The FDA has issued a safety alert for the Zoll LifeVest 4000, an external, wearable cardioverter defibrillator, saying it may fail to deliver appropriate therapy for potentially fatal arrhythmias.
According to Medscape, the LifeVest 400 may deliver appropriate shocks as a result of “a fault that prevents the device from charging its high-energy capacitors.”
The defect can occur when the device displays a warning to “Call ZOLL for service, Message Code 102.” The FDA says that the warning “does not explicitly indicate to the patient that the device cannot be used and that the patient should call Zoll immediately.”
The company reports that 33,670 device have been distributed as of November 2017. The above message has displayed on roughly 0.1% of the devices.
Zoll says it is aware of one death associated with the device’s failure to deliver treatment after the message appeared.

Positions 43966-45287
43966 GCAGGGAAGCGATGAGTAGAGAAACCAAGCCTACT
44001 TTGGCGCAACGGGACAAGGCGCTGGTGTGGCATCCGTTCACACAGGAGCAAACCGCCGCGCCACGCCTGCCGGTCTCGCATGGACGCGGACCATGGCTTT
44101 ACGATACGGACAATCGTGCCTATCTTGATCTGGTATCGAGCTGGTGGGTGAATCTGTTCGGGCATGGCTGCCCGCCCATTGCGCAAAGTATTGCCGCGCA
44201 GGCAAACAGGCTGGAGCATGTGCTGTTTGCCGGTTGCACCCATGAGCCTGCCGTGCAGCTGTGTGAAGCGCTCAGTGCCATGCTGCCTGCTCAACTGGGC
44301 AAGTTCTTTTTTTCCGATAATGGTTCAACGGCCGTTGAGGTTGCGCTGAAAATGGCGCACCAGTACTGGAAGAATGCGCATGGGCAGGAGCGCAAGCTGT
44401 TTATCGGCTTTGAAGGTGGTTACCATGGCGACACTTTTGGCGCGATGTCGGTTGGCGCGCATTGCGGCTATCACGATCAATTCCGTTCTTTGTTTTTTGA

Recalls occur when a medical device is defective or a risk to a patient’s health (or both). A device is considered to be recalled if the manufacturer takes actions to correct or remove the device that violates FDA law. In some cases, the recalled device may not necessarily need to be removed from a patient, or the risks of removal outweigh the risk of leaving it in place.
Types of actions that result in a medical device recall include:
The FDA is in charge of monitoring all medical devices and drugs available for consumer use. In most cases, a company, including manufacturers and/or distributors, will usually recall their medical devices on their own or voluntarily. However, if a medical device is associated with significant health problems or death, the FDA can legally require a company to recall a device immediately.
When a company recalls a medical device, they will: